Arizona voters in the state’s largest counties can choose to retain or remove judges through a process that rates individual judicial performance and makes that information available to voters who then can make their decision come election time.
Aaron Nash, Communications Director for the Arizona Supreme Court, elaborated on the process and shared that Arizona has two types of election: direct election, which is based on a competitive campaign where judges run for office, and merit selection, which is when judges who have been vetted by a commission are appointed by the Arizona governor to be on the ballot for voters.
In merit selection, the commission surveys people who appear before the judges about the judges’ abilities. The commission uses the scores from those surveys to determine if they meet judicial standards.
“Part of it is legal ability, how well-versed they are in the law,” Nash said. “Part of it is the categories under integrity, communication, their judicial temperament and administrative protocols.”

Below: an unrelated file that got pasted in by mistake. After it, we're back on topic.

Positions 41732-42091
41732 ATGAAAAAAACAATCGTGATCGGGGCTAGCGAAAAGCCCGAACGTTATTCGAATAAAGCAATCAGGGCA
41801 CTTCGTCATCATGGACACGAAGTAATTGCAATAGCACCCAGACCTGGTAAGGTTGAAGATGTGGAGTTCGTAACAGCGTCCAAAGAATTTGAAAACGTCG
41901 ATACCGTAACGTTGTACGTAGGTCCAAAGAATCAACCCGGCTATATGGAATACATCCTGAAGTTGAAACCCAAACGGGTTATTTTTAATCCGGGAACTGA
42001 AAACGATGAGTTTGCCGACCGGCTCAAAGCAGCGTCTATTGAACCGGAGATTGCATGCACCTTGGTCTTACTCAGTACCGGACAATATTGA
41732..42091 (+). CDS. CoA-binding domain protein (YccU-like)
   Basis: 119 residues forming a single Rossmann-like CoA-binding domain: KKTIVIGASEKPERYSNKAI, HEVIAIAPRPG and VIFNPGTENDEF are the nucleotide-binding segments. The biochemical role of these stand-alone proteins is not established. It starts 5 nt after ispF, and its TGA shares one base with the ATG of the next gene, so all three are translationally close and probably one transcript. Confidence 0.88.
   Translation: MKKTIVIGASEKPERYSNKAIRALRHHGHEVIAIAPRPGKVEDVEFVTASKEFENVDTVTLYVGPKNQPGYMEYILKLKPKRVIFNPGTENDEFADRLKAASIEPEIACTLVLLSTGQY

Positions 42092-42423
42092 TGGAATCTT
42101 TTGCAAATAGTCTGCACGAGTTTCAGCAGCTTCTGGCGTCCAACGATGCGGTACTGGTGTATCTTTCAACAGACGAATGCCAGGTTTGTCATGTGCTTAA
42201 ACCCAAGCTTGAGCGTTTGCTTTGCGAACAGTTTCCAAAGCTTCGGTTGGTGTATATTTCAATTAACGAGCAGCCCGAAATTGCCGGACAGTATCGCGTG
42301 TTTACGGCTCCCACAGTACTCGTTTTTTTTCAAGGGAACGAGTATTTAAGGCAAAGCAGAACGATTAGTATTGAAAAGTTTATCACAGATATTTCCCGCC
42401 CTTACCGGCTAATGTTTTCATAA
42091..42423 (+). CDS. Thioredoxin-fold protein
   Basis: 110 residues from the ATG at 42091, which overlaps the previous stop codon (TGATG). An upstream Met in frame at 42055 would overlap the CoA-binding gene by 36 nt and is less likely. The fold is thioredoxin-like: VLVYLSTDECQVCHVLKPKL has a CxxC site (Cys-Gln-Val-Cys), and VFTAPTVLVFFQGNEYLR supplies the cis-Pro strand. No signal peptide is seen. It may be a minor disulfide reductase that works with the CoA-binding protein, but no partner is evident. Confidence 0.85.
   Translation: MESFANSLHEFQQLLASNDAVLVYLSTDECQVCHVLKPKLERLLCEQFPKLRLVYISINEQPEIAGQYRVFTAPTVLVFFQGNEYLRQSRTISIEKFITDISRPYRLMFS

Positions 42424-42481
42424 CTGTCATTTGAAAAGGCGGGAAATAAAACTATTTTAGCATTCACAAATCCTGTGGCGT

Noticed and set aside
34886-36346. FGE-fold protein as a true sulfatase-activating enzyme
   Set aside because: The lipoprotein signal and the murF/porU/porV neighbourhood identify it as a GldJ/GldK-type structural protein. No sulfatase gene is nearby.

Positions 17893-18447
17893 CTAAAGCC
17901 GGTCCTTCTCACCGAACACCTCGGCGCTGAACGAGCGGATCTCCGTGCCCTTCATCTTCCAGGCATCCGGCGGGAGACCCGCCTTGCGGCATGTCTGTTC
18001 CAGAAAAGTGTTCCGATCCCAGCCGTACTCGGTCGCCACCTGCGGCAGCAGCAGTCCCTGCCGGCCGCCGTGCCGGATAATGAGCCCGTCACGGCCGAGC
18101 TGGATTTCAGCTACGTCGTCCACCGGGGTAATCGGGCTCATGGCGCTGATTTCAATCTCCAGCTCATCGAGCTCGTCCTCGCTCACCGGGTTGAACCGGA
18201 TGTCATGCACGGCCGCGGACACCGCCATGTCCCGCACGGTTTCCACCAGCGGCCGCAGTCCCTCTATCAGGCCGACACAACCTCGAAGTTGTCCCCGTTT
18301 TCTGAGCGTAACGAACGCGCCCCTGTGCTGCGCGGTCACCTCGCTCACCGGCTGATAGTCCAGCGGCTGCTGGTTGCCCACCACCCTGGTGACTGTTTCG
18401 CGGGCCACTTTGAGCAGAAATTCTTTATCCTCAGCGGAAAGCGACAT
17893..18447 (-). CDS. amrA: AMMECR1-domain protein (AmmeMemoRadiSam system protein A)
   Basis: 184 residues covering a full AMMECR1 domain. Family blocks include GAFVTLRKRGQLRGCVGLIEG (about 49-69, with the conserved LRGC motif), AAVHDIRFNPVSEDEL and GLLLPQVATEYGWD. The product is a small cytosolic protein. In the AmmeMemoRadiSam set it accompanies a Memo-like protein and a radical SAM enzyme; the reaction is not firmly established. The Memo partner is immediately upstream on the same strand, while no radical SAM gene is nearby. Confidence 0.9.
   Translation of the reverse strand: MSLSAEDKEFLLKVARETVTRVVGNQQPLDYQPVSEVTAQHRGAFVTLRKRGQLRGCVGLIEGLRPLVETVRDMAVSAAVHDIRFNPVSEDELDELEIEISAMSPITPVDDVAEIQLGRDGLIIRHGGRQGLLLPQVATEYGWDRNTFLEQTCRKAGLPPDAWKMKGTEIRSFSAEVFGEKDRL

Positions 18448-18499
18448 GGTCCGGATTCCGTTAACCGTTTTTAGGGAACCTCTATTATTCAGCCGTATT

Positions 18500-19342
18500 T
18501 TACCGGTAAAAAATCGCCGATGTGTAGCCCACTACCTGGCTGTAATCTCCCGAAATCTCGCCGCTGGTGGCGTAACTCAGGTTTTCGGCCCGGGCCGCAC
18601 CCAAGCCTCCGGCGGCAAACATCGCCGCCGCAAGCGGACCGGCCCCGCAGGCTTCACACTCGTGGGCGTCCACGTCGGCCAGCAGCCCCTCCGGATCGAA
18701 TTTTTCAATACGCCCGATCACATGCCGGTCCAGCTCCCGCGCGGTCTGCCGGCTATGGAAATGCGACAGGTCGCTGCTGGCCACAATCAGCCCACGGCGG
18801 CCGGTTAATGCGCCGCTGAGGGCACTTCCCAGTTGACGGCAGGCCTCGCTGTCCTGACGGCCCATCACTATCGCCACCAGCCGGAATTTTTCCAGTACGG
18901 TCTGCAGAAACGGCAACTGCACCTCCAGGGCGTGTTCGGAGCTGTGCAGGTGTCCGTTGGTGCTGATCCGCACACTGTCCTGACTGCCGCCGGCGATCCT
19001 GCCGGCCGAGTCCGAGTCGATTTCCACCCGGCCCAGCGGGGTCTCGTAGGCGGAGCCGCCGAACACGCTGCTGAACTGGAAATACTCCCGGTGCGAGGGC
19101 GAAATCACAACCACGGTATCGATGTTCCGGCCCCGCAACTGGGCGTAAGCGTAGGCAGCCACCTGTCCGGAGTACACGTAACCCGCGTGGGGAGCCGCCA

After discussing the judges’ abilities, the commission votes on each judge. The commission do not receive names of the judges during the voting process to remove personal bias. Most judges meet the criteria of the commission and every judge gets the opportunity to talk with the panel after the voting has finished to discuss their strengths and weaknesses as a judge. The Secretary of State sends out these voting numbers in a Publicity Pamphlet.
Only one judge has not been retained in Arizona: In 2014, the judge did not meet the commission’s judicial standards. Judges can also campaign against surveys that they do not agree with in order to convince voters. Many states across the nation look to Arizona’s commission as a model for their own.
To learn more, voters can go to azjudges.info.